Vitamin K Functions and Sources & Deficiency Symptoms

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Vitamin K Functions and Sources & Deficiency Symptoms

Vitamin K is a fat soluble vitamin, so your body stores it in fat tissue and the liver. Three forms of vitamin K are vitamin K1, vitamin K2 and vitamin K3. Vitamin K is necessary for blood clotting process. In the name vitamin K, k is the short form for the german word “koagulation”. Gut microbes can synthesize the vitamin K

What are the functions of vitamin K?

  • Vitamin K is an essential vitamin required for protein modification and blood clotting
  • Protects you from significant blood loss when you get injured
  • Helps in bone formation. The creation of mineral dense, strong bones results from an interplay between the function of vitamin K and vitamin D. The bone making cells called osteoblasts moves Ca in response to a hormone called osteocalcin. This hormone is regulated by vitamin D.
  • Vitamin K also involves in the prevention of the bone loss by inhibiting the production of osteoclasts the cells which break down the bone
  • Investigated as a critical nutrient for protecting cells that line blood vessels, including both veins and arteries.
  • It helps cells to communicate with each other
  • Vitamin K helps to prevent hardening of the arteries, which is a common factor in coronary artery disease and heart failure

How much amount is required?

Recommended dietary allowance of vitamin K is

0-6 months                                                                 2mcg

7-12 months                                                                 2.5mcg

1-3 years                                                                         30mcg

4-8 years                                                                         55mcg

9-13 years                                                                        60mcg

14-18 years                                                                  75mcg

19 years and older men                                               120mcg

19 years and older women                                         90mcg

Pregnant and breast feedi9ng women 19-50yrs     90mcg

Pregnant and breast feeding women below 19yrs 75mcg

vitamin-k-foodsHow can I get vitamin k?

The vitamin K sources are

  • Green leafy vegetables-spinach, mustard greens, turnip greens, beet greens
  • Spring onions, lettuce, cabbage, cauliflower, broccoli
  • Cucumber, soybeans, asparagus
  • Dried coriander
  • Olive oil, canola oil
  • Dried fruits-blue berries, pears, peaches, figs
  • Beef liver
  • Chili powder

Who are at risk for vitamin K deficiency?

It is rare to have a vitamin K deficiency. That’s because in addition to being found in green leafy food, the bacteria in your intestine can make vitamin K

  • Newborns are at greater risk for vitamin k deficiency because babies are born without any bacteria in their intestines and do not get enough vitamin K from breast milk to tide them over until their bodies are able to make it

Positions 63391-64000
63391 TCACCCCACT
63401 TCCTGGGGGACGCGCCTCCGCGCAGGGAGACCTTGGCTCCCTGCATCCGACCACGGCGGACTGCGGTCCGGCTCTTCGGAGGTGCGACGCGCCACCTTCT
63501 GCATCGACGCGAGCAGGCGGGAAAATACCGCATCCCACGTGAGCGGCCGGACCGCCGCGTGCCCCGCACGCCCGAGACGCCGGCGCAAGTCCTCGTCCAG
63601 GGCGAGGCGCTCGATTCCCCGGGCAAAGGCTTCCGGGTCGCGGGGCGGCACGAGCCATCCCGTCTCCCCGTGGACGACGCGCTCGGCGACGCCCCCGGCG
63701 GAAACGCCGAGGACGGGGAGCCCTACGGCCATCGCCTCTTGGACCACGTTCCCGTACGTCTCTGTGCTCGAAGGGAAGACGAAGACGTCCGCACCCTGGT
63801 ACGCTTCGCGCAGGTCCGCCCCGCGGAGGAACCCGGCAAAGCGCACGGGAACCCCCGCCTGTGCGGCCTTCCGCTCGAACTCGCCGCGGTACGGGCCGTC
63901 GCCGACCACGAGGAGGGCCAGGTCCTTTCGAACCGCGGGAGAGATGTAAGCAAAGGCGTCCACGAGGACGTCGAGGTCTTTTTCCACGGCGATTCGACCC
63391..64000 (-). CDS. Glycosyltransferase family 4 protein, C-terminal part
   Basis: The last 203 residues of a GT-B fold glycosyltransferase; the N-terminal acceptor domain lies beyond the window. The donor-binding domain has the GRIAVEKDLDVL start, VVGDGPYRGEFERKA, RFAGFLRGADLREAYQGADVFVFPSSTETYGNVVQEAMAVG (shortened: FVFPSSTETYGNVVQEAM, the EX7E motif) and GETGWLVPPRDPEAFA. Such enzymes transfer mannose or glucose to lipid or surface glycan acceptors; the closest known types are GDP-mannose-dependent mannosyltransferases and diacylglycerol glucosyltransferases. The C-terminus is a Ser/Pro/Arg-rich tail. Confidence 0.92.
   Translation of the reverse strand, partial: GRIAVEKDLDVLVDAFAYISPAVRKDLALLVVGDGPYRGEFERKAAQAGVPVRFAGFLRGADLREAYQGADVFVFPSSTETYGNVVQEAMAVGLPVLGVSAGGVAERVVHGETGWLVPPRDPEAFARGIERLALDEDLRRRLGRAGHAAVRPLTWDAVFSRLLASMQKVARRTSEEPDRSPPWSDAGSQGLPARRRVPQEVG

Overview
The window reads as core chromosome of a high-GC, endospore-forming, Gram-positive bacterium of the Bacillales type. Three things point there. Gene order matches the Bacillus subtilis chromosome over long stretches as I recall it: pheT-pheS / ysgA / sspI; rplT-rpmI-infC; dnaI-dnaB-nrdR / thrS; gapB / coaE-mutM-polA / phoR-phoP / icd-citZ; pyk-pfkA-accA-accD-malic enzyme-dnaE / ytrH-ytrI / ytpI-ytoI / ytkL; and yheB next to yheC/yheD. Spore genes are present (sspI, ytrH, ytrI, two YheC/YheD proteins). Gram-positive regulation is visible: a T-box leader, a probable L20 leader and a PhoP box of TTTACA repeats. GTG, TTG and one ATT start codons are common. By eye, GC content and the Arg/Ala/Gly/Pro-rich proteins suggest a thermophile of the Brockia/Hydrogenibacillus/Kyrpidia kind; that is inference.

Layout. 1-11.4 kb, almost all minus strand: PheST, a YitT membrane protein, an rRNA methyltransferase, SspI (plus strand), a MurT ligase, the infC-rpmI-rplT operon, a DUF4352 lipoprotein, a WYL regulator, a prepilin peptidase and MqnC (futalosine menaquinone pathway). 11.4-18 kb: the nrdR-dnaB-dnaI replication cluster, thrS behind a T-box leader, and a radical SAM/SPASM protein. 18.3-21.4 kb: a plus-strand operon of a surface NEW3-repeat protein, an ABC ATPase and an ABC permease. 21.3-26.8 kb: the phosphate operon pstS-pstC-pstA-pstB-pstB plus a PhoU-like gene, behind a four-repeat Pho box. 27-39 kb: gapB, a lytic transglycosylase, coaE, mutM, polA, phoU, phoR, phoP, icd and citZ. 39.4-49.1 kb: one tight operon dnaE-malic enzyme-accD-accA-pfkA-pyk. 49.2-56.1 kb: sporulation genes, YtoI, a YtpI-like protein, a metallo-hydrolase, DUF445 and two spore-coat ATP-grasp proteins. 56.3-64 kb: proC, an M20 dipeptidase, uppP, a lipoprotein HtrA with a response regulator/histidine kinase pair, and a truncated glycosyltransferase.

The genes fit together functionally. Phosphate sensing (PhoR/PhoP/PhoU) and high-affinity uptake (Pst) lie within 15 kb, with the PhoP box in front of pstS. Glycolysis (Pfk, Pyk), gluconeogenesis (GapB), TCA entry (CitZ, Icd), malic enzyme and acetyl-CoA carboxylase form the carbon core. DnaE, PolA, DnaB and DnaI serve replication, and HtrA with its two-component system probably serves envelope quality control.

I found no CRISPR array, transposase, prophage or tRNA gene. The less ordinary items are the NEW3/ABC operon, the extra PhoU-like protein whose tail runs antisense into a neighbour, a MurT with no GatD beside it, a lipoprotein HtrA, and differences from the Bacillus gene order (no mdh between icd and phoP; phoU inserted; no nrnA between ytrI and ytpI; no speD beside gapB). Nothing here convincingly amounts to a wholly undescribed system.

• Vitamin K deficiency also seen in premature babies or those where mother had to take seizure medication during pregnancy
  • Dietary deficiency is extremely rare unless the intestine was heavily damaged, resulting in mal absorption of molecule
  • Have a disease that affects absorption in the gut, such as crohn’s disease or active celiac disease
  • Taking broad spectrum antibiotics can reduce vitamin K production in the gut by nearly 74% in people compared with those not taking these antibiotics
  • Taking drugs that interacts with vitamin K absorption
  • Severely malnourished
  • Over consumption of alcohol
  • Those with serious burns
  • Taking blood thinners
  • Those with liver diseases
  • Diet low in vitamin K
  • Those with chronic kidney disease

What are the symptoms of vitamin K deficiency?

  • Affects the blood clotting. Bleeding within the digestive tract, gum bleeding and heavy menstrual bleeding
  • Bruising, petechiae, hematomas
  • When there is a deficiency of vitamin K , osteocalcin does not bind CA. This means that Ca cannot bind to the bone matrix. Bones become porous due to lack of Ca. Ca is then also free to travel in the blood, and eventually gets deposited in the arteries. This cause a hardening of arteries known as atherosclerosis.
  • In infants, it can cause some birth defects such as underdeveloped face, nose, bones, fingers
  • Cartilage calcification
  • Uncontrolled bleeding at surgical or puncture sites
  • Low levels of vitamin K have been found in those with osteoporosis
  • Bleeding in brain in newborns

How to overcome vitamin K deficiency?

  • Avoid taking more antibiotics without doctor consultation
  • Take fresh green leafy vegetables
  • Underlying diseases should be treated
  • Mothers on seizure medications are often given oral vitamin K for 2 weeks before delivery
  • In some countries vitamin K injection is given to newborn babies to prevent bleeding in brain
  • Oral vitamin K supplements